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Nolan v. Detroit Edison Co.

United States District Court, E.D. Michigan, Southern Division
Nov 7, 2022
No. 18-13359 (E.D. Mich. Nov. 7, 2022)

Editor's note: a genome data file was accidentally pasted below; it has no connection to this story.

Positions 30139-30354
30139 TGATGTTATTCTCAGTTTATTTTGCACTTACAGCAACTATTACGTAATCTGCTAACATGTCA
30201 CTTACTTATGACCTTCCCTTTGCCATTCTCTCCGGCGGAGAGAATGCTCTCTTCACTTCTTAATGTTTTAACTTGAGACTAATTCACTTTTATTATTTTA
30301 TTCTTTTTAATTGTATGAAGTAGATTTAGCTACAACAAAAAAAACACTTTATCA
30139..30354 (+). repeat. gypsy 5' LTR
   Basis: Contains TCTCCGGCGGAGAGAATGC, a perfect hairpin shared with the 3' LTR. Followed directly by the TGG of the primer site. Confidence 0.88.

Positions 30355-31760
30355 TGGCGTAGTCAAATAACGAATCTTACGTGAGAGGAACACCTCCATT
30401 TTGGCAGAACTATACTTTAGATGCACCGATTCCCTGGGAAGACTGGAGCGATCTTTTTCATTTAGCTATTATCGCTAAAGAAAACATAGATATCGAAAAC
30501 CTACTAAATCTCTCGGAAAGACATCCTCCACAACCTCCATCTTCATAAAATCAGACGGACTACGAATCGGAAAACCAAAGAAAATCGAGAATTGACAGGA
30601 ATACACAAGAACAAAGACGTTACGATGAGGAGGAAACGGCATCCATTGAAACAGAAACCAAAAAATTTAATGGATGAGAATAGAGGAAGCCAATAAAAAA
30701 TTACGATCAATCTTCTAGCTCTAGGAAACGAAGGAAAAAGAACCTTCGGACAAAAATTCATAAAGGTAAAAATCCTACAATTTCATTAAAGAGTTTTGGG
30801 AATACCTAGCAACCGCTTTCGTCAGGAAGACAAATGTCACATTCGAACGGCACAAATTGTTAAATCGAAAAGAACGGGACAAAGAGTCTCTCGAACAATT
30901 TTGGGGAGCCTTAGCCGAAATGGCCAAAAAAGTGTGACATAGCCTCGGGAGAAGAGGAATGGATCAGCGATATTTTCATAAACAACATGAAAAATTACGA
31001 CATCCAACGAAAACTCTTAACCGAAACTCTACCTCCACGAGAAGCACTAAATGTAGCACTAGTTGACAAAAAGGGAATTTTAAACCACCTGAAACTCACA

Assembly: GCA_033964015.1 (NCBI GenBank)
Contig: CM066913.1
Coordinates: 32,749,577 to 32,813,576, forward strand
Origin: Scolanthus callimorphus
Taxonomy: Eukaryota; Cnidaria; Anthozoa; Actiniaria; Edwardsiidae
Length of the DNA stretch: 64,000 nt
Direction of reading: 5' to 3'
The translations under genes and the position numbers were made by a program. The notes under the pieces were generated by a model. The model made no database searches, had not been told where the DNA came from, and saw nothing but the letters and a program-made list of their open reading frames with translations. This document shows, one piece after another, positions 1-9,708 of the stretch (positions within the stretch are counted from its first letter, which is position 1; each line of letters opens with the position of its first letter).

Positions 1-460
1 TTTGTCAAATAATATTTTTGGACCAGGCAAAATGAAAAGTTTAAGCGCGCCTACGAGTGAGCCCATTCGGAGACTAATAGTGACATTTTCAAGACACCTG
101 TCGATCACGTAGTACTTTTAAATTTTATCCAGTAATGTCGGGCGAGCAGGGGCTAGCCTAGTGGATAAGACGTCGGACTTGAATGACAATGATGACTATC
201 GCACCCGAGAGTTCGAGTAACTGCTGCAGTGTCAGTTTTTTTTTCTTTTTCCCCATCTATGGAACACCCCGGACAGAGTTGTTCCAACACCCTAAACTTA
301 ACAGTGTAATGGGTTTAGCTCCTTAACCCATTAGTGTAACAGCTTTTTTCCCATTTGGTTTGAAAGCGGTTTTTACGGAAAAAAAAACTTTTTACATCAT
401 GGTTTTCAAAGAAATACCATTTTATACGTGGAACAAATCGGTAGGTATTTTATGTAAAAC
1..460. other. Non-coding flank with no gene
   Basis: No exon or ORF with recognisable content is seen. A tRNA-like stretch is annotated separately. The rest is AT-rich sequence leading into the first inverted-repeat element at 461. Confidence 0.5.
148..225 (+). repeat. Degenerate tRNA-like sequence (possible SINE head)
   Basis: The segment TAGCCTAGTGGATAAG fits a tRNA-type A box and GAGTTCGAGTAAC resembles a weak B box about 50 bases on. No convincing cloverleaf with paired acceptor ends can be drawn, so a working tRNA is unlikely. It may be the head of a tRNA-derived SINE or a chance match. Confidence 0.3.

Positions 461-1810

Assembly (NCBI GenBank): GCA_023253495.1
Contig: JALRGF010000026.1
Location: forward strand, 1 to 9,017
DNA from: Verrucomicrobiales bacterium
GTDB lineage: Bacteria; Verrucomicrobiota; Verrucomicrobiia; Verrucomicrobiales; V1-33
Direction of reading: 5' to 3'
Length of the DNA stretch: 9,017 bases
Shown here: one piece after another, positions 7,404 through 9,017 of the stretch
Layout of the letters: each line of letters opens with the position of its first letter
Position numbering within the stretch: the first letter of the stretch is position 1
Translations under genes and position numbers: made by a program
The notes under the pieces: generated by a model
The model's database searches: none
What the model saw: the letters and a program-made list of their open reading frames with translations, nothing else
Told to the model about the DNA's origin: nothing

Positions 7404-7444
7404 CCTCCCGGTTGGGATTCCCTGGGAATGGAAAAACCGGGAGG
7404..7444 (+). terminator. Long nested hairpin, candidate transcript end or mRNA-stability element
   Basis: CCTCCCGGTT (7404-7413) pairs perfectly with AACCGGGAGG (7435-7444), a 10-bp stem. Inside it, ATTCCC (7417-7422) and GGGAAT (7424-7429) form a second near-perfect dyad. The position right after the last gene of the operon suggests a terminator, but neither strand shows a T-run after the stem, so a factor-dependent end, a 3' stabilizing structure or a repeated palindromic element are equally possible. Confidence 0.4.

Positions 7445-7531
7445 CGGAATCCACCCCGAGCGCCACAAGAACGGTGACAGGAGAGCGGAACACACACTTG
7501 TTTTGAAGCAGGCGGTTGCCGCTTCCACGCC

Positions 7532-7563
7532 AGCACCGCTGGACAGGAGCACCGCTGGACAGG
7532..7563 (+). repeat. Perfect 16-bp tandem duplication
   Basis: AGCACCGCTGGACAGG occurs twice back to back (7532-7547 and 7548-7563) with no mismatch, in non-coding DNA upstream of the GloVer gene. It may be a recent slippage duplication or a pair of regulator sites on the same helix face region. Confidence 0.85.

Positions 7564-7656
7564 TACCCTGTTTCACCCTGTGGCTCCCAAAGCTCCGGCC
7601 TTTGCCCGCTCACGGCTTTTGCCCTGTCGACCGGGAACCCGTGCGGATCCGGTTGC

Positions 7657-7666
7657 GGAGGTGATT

The Court conducted a fairness hearing on October 25, 2022 to determine whether a settlement agreement should be given final approval on behalf of the certified settlement class in this case. The Federal Rules of Civil Procedure require court approval of settlements in class actions, Fed.R.Civ.P. 23(e)(2), and if the settlement would determine the rights of and bind absent class members, “the court may approve it only after a hearing and only on finding that it is fair, reasonable, and adequate.” Ibid. The October 25 hearing was the second step in the settlement approval process. See Manual for Complex Litigation § 23.632-.633 (4th ed.); see also Tennessee Ass'n of Health Maint. Orgs., Inc. v. Grier, 262 F.3d 559, 565 (6th Cir. 2001). On July 5, 2022, the Court granted preliminary approval of the settlement agreement under Federal Rule of Civil Procedure 23(e) as the first step in the process. The Court directed that written notice to the class be given by August 19, 2022 via first-class mail augmented by other media, including email. The defendants retained Analytics Consulting LLC as the agent to give notice to the class in the manner approved by the Court, and ultimately to administer the settlement, process claims, and make distributions. Notice to the absent class members was given in the manner ordered by the Court. The notice summarized the proposed settlement, the manner of distribution, the attorney's fees to be requested by class counsel, and the banner (service) award to be requested by the named plaintiff. No objections have been received by the Court or the parties. The Court is satisfied that the settlement is fair, adequate, and reasonable, the attorney's fee, cost reimbursement, and banner award requests (as modified) are reasonable, and the settlement is in the best interest of the class as a whole. The motion for final approval of the class settlement will be granted.